A few kilometres farther down the road we came to the old tombs of El Kuru. Its pyramids were long gone, but one can still visit the underground tomb of King Tantamani.
The door was locked, and we tried to find a guard with a key. Eventually an old man came shuffling towards us with a lamp and the keys. Inside the tomb, we were amazed by the old paintings, similar to the ones in Egypt.
Once again, we made camp in the desert and reminisced about the events of the day.
In the morning we packed up early before the heat kicked in, and continued towards Meroe, one of the largest pyramid fields in Sudan. At one time there were more than 200, but many have been claimed by the desert winds.
There are still about 40 to be seen. They may not be as impressive and big as those in Egypt, but to us they held much more fascination, because there were no tourists here. We felt like explorers, finding these ancient places. There is just a sea of sand and a wind that has been blowing for thousands of years — blue sky and these ancient pyramids. Absolutely magnificent!
After spending two hours walking among the pyramids, we took a deep sand track through the Bayuda desert and headed for two other mysterious places in the middle of nowhere – the temples of Musawwarat and Naga. These ancient monuments once belonged to a mighty kingdom, which succeeded the Egyptian dynasties and the Kingdom of Kush.
Once a colony of the Egyptian pharaohs, the kingdom gained independence when the Egyptian rulers weakened, in about 2000 BC. The architectural style, reliefs, religion and lifestyle were very similar to those in Egypt, and this is reflected in the temples, pyramids, engravings and paintings.
After a day of sightseeing, the sun set while we were still driving. In Africa it’s a bad idea to travel at night, not only because of possible bandits but also because of animals and children. There were a few occasions when we were startled by the sudden appearance of a cow or camel right in front of us.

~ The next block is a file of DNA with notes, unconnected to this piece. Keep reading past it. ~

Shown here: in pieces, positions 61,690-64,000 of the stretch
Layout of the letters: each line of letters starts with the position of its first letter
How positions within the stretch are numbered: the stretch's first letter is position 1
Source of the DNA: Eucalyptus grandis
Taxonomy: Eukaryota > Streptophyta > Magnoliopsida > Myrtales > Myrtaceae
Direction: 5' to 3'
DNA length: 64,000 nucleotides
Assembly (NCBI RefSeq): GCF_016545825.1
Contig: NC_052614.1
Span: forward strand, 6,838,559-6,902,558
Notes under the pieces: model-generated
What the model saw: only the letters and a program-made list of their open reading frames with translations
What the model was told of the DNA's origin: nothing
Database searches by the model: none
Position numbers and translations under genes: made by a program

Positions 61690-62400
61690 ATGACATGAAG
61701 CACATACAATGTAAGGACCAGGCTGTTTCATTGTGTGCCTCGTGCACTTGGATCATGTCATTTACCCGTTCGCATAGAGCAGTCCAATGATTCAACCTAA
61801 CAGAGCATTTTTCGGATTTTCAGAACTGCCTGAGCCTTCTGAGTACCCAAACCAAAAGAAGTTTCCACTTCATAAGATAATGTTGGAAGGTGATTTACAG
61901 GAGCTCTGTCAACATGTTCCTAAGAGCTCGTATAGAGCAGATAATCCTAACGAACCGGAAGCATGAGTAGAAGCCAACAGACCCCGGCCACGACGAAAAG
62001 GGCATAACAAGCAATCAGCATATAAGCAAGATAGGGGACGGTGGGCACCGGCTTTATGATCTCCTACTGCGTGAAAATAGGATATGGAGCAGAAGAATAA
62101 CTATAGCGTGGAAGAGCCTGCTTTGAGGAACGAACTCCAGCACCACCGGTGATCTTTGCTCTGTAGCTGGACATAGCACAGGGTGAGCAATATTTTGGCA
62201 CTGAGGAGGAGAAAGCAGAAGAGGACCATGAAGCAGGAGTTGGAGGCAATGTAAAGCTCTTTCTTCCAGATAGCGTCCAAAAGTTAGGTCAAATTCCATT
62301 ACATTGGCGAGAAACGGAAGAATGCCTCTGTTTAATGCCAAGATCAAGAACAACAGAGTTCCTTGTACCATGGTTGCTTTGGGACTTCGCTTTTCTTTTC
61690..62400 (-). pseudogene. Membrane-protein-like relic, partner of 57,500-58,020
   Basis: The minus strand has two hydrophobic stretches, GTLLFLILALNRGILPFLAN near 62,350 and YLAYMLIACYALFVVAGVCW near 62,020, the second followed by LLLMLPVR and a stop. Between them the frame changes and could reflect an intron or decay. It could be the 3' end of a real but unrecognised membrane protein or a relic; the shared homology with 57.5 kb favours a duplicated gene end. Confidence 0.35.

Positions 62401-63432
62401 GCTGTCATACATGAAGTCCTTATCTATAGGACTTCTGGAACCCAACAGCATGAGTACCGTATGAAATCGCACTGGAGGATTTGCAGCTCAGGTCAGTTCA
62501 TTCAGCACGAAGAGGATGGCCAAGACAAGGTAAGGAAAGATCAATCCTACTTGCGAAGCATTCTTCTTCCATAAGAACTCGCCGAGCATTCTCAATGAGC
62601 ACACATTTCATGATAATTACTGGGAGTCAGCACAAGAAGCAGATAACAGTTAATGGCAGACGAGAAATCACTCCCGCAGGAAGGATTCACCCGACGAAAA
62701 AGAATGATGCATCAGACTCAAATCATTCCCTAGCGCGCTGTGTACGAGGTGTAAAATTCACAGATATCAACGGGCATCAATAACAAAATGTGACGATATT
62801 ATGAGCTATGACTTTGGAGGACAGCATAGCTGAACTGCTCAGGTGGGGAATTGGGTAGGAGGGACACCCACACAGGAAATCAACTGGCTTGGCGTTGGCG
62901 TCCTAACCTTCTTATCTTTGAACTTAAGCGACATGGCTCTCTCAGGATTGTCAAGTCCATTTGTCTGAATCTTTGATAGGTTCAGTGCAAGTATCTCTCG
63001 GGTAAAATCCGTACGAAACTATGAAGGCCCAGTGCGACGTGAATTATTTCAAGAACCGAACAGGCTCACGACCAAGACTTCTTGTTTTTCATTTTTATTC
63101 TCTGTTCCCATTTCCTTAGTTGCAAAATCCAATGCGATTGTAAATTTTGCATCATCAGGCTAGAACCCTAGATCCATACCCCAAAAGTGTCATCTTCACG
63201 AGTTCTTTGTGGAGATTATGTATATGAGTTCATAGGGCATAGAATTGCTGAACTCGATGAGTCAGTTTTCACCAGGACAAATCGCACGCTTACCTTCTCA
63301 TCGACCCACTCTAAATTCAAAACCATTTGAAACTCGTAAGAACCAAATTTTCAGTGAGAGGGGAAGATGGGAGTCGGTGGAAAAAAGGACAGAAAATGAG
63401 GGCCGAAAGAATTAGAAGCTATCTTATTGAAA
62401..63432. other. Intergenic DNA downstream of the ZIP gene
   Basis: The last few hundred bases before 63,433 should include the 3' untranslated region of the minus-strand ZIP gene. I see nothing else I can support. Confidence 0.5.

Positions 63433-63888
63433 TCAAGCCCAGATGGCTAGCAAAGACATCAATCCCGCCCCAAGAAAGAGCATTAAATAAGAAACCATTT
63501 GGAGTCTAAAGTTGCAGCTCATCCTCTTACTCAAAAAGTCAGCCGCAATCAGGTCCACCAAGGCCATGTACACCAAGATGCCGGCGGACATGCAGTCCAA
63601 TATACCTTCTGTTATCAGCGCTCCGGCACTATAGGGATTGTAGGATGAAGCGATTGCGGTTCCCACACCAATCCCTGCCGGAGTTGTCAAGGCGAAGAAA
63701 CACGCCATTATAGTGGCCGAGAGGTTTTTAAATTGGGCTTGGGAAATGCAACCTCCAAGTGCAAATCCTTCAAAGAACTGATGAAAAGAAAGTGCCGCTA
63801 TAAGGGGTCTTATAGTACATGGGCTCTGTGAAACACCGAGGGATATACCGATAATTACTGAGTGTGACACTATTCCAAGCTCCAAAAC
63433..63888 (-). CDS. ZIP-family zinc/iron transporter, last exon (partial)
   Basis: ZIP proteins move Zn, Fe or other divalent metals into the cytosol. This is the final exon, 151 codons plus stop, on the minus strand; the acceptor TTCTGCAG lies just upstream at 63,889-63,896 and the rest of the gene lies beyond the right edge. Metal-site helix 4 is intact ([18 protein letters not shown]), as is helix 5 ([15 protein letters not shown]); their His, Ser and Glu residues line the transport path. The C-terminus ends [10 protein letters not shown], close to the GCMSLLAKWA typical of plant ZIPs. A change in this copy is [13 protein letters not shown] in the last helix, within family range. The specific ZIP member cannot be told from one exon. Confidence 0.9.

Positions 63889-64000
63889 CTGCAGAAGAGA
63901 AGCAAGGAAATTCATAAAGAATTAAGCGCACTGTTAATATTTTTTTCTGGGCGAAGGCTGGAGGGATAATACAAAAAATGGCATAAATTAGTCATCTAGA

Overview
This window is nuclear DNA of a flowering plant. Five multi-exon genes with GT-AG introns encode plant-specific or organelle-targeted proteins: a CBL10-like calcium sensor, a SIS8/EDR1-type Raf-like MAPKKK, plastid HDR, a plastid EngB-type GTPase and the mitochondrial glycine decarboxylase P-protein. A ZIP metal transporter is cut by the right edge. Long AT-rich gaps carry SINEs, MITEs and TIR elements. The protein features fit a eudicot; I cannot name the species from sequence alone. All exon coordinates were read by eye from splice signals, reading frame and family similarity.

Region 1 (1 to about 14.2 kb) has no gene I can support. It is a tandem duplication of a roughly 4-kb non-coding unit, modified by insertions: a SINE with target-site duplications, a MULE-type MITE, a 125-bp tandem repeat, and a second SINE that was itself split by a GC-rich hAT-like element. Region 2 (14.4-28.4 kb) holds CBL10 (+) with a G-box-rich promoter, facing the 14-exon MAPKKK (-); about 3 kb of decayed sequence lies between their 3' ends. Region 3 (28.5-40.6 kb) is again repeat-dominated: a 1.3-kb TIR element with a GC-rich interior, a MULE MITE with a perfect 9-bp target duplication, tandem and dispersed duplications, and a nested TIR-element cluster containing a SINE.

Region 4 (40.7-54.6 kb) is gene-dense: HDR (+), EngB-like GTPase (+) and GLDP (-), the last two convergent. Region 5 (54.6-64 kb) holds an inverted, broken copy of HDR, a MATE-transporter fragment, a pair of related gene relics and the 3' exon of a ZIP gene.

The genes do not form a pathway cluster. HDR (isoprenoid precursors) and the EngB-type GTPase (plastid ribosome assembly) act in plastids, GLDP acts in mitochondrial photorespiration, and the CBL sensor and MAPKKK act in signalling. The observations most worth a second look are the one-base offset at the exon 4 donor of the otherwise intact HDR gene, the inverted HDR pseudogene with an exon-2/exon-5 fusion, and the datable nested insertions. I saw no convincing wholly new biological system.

There is also the problem of the lack of electricity in the rural areas, so there is no warning of lights when you approach a village. When we stopped that night, we thought we were on a lonely plain. Only in the morning did we find that we had slept right in the middle of a little village! Children had gathered around us and watched us unwind. Slightly embarrassed, we had a quick breakfast and hit the road. And this time there was no sand or gravel track, but lovely, new tar.
The new road cut through an ocean of sand, which was sometimes lined by low shrubs, occasionally with a few goats or camels chewing on the dry branches. We went through a light sandstorm, but other than that there was nothing, and we had trouble keeping our eyes open.
Finally, after about 400km, the settlements were getting bigger, and more and more houses and buildings were popping out of the sand, mostly mud buildings in a typical Arab style.
Khartoum, guns and monkeys
And so to fabled Khartoum, capital city of Sudan. The traffic got heavier and soon we were in the colourful chaos that is typical of a capital city.
We were flagged down by some Sudanese guys in a 4×4, and that´s how we met Abdel Salam, Taha, Hassan and Mohammed — a bunch of off-road fanatics. They confessed later that they often “hunt down” foreign overlanders coming through Khartoum.
Their hospitality was unbelievable. and we ended up staying with Taha for more than a week.
In Khartoum we had to apply for travel permits to enter the south-western regions of the country. There are many roadblocks in Sudan and the officials always want to see your passports and travel permits.
We wanted permits for Darfur, the Red Sea and the Nuba Mountains. The officer immediately crossed out Darfur, as this was a “no go” area for tourists.
Our new friends invited us on a trip to a mango plantation. This proved to be perfect timing as it was 23rd January, Rene´s 30th birthday.
In the beginning everything went well. On the way we had a lovely lunch of grilled Nile perch and shata – a very hot chilli sauce. On resuming the journey, we turned onto a muddy track and drove between the villages.